We are all bent toward sexual sin. Isaiah 53:6 tells us “All of us like sheep have gone astray, each of us has turned to his own way; But the Lord has caused the iniquity of us all to fall on Him.” In a 2013 article, “My Train Wreck Conversion,” in Christianity Today, Rosaria Butterfield said, “I looked at my heart through the lens of the Bible.”

  1. Churches must be a place of grace helping sinners find their identity in Christ. (1 Corinthians 6:11)

“We should oppose same-sex marriage not just because we believe Romans 1, but also because we believe John 3:16. And the culture should see us as brokenhearted revivalists, not just outraged moralists. We shouldn’t see homosexuality simply as a threat to family values in the abstract. We should weep that it is also a Roman road to hell—for real people with faces and names.” (Russ Moore, SBC Life 2004)

  1. Christians must flee immorality and pursue holiness empowered by the gospel of Jesus Christ and the indwelling Holy Spirit. (1 Corinthians 6:12-20)

We often are ready to raise our voices in protest against the sexual sin of the culture, but too often ignore the sin that is in our lives. By no means should we ignore what is taking place in our culture, we must be salt and light, a prophetic voice of truth. But we must also be clean vessels, or we will be an embarrassment and stumbling block for the kingdom.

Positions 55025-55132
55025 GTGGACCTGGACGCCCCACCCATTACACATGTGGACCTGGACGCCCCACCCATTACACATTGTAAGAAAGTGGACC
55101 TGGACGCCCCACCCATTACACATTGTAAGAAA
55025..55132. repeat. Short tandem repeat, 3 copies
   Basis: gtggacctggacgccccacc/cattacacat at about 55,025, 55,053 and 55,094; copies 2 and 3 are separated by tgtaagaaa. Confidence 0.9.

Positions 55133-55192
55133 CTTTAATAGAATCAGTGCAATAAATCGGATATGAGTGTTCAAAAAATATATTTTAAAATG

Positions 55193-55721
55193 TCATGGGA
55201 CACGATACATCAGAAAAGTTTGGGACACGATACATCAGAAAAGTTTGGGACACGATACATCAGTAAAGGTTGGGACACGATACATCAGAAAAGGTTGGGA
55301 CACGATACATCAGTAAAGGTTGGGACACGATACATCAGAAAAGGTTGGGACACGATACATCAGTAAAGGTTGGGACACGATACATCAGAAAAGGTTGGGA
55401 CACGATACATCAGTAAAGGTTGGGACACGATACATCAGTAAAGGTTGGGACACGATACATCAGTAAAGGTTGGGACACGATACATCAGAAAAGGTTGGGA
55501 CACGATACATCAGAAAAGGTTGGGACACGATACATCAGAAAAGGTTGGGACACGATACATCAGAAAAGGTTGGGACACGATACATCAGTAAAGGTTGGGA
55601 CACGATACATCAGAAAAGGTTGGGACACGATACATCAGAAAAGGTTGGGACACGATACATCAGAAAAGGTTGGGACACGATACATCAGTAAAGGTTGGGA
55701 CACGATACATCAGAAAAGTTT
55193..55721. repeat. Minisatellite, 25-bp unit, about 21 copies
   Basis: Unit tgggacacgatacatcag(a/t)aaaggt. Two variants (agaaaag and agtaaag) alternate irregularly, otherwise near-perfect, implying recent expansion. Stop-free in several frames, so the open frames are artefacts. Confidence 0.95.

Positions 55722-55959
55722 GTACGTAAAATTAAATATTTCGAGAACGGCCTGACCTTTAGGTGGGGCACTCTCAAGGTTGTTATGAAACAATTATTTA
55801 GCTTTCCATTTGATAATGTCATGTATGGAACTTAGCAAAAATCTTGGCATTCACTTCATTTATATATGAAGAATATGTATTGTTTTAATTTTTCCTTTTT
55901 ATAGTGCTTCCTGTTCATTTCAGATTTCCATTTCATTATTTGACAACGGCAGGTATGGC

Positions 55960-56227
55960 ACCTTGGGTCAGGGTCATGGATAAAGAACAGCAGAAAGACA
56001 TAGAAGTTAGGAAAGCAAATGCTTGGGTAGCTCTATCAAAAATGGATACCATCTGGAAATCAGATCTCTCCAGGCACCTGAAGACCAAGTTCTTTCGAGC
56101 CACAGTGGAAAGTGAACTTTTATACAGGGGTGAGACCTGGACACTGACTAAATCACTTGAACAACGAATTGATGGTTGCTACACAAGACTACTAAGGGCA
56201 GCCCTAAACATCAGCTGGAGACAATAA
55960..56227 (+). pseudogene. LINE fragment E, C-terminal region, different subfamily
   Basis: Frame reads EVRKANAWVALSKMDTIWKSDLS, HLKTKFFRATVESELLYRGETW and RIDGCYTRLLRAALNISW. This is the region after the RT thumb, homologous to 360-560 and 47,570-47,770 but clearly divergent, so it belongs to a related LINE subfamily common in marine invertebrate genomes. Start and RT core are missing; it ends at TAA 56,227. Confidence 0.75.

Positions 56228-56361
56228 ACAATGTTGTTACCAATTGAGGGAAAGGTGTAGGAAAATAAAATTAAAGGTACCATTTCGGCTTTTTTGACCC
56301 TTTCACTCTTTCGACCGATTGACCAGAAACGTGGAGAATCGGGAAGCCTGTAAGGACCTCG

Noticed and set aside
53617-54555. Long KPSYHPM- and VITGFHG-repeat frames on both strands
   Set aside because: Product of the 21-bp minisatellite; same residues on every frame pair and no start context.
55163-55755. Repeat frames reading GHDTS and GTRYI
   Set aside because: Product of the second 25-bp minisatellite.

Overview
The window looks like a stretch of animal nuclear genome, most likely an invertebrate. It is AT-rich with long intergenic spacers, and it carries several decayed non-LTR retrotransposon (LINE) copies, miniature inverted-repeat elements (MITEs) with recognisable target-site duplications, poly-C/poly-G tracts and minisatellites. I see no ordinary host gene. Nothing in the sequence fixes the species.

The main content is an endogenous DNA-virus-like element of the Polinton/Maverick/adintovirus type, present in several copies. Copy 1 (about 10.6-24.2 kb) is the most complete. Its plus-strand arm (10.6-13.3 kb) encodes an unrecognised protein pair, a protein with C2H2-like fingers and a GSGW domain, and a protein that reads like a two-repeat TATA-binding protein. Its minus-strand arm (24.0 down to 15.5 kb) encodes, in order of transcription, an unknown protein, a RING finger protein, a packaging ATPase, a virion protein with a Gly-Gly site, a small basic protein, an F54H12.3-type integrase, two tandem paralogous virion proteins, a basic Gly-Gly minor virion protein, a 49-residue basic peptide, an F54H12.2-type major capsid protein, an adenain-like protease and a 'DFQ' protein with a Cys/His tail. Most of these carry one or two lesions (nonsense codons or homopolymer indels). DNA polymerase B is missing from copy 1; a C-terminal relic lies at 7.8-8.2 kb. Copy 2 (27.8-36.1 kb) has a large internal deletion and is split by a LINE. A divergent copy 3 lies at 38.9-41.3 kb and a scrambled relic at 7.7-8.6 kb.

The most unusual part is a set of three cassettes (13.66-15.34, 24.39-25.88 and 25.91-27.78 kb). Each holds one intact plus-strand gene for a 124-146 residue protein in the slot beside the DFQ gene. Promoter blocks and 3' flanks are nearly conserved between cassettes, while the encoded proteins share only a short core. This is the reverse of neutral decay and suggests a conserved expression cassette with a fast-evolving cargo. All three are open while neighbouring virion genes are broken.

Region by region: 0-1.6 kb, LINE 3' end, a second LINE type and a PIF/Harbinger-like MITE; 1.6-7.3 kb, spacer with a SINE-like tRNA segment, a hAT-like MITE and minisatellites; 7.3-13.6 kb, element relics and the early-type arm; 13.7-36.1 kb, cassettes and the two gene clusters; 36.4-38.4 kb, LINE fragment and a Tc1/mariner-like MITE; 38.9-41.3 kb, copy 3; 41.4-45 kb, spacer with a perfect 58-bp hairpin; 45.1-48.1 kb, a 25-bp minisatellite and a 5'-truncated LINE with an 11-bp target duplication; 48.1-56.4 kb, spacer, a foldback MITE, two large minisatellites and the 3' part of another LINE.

What Should We Do?

  • Be Honest
    • Do I condemn sexual sin in others while harboring sexual sin in my own life?
    • Am I really willing to look at my life through the lens of the Bible?
  • Be Prayerful
    • Pray for one another.
    • Pray for compassion, boldness, wisdom, and humility in addressing issues such as homosexuality, pornography, and other forms of sexual sin.
  • Be Hopeful
    • “Such were some of you.”

In conclusion, remember what Jesus said in John 15:18, “If the world hates you, you know that it has hated Me before it hated you.” No one likes being called a “hater.” Keep in mind that when accused of hating others for upholding biblical beliefs, the greatest form of hate is to withhold the truth that sets men free.


Dr. Darryl Craft is the Senior Pastor at Temple Baptist Church in Hattiesburg, MS. For more information, visit